A Palos Verdes Estates–based Interior Designer Doesn’t Hold Back a Bit on the Showstopping Design of Her Own Family Home
- Written byJennie Nunn
- Photographed byLauren Taylor
When interior designer Kim Lapin and her husband, Chay, decided to move beyond their city life in Los Angeles to a family home on an idyllic street in Palos Verdes Estates, they knew this was the one. “I didn’t want to move from L.A., but I loved the family vibe of the street that I have always loved,” says Kim, a former model who grew up in Palos Verdes. “It has a magical feel to it. The home had an amazing cozy and warming energy to it when I walked in. It felt like home.”
Although the couple—who have a 2½-year-old daughter and twins on the way—had moved six times in seven years and remodeled several of their own homes, the idea of another major project they could put their stamp was also part of the decision factor. “We love the spontaneity and having another project, and we wanted the house to feel like a creative retreat,” explains Kim. “The original home was Spanish-style on the outside, but the interior felt very heavy with dark paint colors. It had dark, chunky, ornate oak; red-and-cream granite throughout; and heavy wrought iron light fixtures. It felt kind of medieval because of the materials used. Still, I knew I could work with it.”
But Kim, a UCLA graduate and self-taught interior designer, and Chay, who works in commercial real estate, wanted the interiors to reflect their personality and individual style. “I am obsessed with fashion, jewelry and accessories,” says Kim, whose clients once included Target, Speedo and Shape magazine. “I modeled for 10 years and flew all around and shot campaigns in the most beautiful spaces. It chips away and refines your style. You see the best of the best, so you really take time to find the perfect piece. I’m very much into curating and collecting and putting in the effort. It’s worth the hunt, and it doesn’t always need to be expensive.”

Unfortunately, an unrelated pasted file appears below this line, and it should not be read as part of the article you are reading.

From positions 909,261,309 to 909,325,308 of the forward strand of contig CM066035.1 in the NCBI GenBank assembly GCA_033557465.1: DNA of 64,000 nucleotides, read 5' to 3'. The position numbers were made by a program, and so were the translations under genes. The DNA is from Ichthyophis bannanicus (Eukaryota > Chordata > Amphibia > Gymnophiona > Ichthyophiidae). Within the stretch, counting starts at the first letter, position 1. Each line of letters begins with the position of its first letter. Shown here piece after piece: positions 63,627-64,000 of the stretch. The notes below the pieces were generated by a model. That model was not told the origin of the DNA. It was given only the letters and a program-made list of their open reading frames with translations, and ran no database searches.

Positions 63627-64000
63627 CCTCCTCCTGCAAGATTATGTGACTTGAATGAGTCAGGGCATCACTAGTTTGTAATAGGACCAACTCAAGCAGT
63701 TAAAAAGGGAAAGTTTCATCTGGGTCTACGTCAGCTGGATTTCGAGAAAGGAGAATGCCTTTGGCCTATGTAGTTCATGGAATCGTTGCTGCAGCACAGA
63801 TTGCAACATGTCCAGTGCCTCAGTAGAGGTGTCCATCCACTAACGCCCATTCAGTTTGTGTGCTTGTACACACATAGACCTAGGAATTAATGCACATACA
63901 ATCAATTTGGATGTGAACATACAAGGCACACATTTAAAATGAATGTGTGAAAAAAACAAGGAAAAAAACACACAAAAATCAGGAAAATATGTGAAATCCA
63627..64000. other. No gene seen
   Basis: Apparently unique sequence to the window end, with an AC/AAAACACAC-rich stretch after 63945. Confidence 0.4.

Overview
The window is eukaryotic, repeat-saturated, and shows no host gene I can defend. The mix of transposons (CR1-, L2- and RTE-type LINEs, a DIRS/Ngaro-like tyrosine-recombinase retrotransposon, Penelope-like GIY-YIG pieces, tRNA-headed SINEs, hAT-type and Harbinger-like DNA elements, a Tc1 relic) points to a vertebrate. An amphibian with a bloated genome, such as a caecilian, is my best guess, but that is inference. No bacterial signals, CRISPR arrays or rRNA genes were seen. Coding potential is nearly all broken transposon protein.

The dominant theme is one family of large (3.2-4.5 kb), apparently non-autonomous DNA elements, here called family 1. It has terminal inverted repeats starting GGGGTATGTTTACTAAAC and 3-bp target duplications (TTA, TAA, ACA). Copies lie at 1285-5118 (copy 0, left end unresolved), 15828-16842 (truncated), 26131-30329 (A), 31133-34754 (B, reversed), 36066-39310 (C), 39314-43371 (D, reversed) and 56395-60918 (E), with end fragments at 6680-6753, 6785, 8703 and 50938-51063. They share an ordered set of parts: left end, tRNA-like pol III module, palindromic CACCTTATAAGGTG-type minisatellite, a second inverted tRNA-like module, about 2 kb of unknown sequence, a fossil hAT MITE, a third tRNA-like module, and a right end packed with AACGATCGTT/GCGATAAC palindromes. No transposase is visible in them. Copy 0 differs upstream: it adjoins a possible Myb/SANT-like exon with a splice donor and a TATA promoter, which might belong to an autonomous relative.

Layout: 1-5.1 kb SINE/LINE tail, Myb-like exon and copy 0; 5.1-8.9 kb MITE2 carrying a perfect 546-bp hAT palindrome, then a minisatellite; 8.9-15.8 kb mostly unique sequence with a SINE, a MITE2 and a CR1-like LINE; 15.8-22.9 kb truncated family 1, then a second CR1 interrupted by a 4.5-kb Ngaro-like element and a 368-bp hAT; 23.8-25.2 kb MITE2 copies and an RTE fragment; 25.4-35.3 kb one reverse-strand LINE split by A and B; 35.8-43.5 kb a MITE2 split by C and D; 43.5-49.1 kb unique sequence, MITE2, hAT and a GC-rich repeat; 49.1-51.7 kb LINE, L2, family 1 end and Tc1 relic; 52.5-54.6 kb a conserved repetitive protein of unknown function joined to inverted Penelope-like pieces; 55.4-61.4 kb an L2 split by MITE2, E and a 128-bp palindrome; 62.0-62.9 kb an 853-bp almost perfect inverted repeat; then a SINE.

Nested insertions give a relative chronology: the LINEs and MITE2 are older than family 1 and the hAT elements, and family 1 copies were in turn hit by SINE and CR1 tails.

To create her vision—with design tenets influenced by one of her favorite designers, Kelly Wearstler—she asked her father, Jack Nelson of Nelson Development, for help with general contracting work. “We didn’t touch the architecture of the exterior, but we changed the buttercream paint color to a warm white and added a muted charcoal trim,” says Kim. “We also removed an unnecessary fountain in the courtyard. We wanted it to feel authentic but modernized.”
For the major interior overhaul, she chose white oak for a custom staircase and had specific plans for two rooms using her favorite color: pink. In the kitchen, she chose custom white oak cabinets, a pair of Scoop Perforated sconces by Lawson-Fenning, and countertops and stone in Calacatta Vagli Rosato (a type of pink marble quarried in Italy.)
“Pink is my favorite color, and I have always wanted to use this stone in a major way since I laid eyes on it a few years ago,” explains Kim. “I love a veiny, dramatic marble and knew I would want something with more of a statement for a main room like the kitchen. Once I decided on it, it was easy for me to choose pink plaster for the dining room.”